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After a recent Google search of my name, I came across a disturbing realization. Just a few months serving as Executive Editor of The Daily Pennsylvanian, I had unwittingly accumulated a page of unwanted contributions in articles that I did not realize would show up on the Internet and attracted a slew of unwanted commentary about my handling of the job.

It seems contradictory that the things we do to stand out in college can bite us in the future if we are not careful. It’s a sad paradox that while many of us desire to be seen as topics of conversation within the confines of the Penn bubble, in doing so we leave ourselves vulnerable to the realm of an Internet that knows no bounds and has a permanent shelf life. As a result, remnants of our past lives can leave an embarrassing stain when it comes to future endeavors. But must we relegate ourselves to virtual hermits in order to protect ourselves?

When we put ourselves out there by seeking leadership positions in a defined community, we put ourselves at risk of permanently damaging our virtual reputations in two ways: first by saying the wrong things when we attempt to promote our causes and organizations and secondly by placing a virtual target on our backs from people eager to weigh in our performances.

We become vulnerable not only to bloggers with an axe to grind and classmates seeking entertainment on anonymous forums, but also to companions who may not consider the online reputations of their peers. Despite even the best intentions, we are often at risk of consequences any time our name appears in the public domain.

We know that anything that appears under our name on the Internet can be held against us when we enter the real world, and we regularly seek to cleanse ourselves of damaging records. We know to lockdown Facebook profiles, clean up the embarrassing tweets and remove controversial blog posts. But when it comes to things that we didn’t generate directly, we often don’t realize we did something silly until it is staring us in the face on the first page of a search engine.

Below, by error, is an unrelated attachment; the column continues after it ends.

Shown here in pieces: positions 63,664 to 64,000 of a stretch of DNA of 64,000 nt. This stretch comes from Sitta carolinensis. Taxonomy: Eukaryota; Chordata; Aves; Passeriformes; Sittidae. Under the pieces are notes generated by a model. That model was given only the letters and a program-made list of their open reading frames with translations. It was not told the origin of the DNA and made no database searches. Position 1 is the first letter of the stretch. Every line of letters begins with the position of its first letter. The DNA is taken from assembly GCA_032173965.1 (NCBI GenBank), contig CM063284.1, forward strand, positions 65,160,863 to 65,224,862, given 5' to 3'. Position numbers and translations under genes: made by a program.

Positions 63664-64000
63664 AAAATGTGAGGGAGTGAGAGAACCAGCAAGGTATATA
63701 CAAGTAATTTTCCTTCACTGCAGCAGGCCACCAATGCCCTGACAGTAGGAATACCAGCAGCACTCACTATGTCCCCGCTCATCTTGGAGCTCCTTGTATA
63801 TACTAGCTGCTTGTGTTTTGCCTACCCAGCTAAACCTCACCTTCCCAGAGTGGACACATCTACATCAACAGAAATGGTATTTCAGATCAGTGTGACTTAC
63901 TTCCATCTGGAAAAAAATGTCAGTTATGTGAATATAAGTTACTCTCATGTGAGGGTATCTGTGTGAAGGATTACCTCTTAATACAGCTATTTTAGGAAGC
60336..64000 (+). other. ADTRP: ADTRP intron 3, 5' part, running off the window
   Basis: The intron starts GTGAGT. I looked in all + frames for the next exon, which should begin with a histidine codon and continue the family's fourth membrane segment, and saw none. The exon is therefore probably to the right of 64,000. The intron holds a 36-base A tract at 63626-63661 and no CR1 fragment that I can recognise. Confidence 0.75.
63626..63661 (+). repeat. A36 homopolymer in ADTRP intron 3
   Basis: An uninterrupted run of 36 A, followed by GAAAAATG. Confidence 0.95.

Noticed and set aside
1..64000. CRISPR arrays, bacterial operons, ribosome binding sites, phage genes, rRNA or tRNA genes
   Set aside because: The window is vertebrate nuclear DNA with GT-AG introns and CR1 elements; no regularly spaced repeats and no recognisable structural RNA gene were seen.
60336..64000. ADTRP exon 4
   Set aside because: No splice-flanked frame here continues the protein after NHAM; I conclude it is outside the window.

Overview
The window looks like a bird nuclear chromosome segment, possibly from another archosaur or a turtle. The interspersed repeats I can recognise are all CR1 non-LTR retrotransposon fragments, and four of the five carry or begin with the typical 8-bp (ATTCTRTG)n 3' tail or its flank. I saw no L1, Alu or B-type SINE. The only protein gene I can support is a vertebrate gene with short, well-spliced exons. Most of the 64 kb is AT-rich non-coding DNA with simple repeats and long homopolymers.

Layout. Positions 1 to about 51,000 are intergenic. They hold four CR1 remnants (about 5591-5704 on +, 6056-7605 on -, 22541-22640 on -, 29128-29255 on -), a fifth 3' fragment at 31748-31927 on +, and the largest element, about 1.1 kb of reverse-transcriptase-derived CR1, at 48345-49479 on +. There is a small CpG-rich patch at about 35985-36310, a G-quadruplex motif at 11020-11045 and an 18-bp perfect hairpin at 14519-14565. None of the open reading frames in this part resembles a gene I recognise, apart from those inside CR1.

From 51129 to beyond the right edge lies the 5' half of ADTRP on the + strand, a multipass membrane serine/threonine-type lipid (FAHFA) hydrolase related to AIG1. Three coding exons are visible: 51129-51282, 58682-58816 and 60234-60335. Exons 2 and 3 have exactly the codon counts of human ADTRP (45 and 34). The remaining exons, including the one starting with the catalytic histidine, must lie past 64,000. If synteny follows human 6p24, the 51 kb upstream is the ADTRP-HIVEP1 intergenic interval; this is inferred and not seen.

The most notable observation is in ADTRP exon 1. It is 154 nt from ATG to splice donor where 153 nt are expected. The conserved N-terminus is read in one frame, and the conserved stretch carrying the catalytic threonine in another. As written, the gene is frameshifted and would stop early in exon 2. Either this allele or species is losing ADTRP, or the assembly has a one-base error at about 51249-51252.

Removing this type of content isn’t that simple and often comes at a high price. As Editor, I frequently receive requests to remove or alter content that is embarrassing but accurate. The problem is that if we honored these requests, everyone would expect the same treatment and the digital archives that we have worked hard to preserve would be so cut up that they would be useless. As a result we maintain a strict policy that prohibits the removal or altering of any online content. By no means is this a perfect policy but it is certainly practical. Newspapers all over the country are facing the same ethical dilemma.

But when it comes to things that are said of us, unfortunately we are sometimes out of luck. Because a defamation claim must involve a false statement of fact, proving the truth can be difficult and costly, especially when it comes to online content. Employers will not necessarily dismiss mean-spirited commentary that is considered by the law to be opinion. We hope that they will give us the benefit of the doubt, but who can blame a recruiter for thinking twice when they read a claim that you are crappy leader?

We as college students are preoccupied by our reputations at school, yet we give little pause to the lasting scope of the Internet and its potentially devastating impact on our virtual reputations until they affect us personally. Reputation management companies that boast the ability to manipulate search results to defend you from negative content are a potential solution, but these don’t always work and they are always expensive.

It is essential that we know the right way to conduct ourselves when we enter the public sphere in order to minimize the amount of self-incurred damage. And when it comes to protecting ourselves from unwanted attacks it is essential that we decide where think the line should be drawn.

Lauren Plotnick is a rising College senior and Executive Editor of The Daily Pennsylvanian from Potomac, Md. Her email address is

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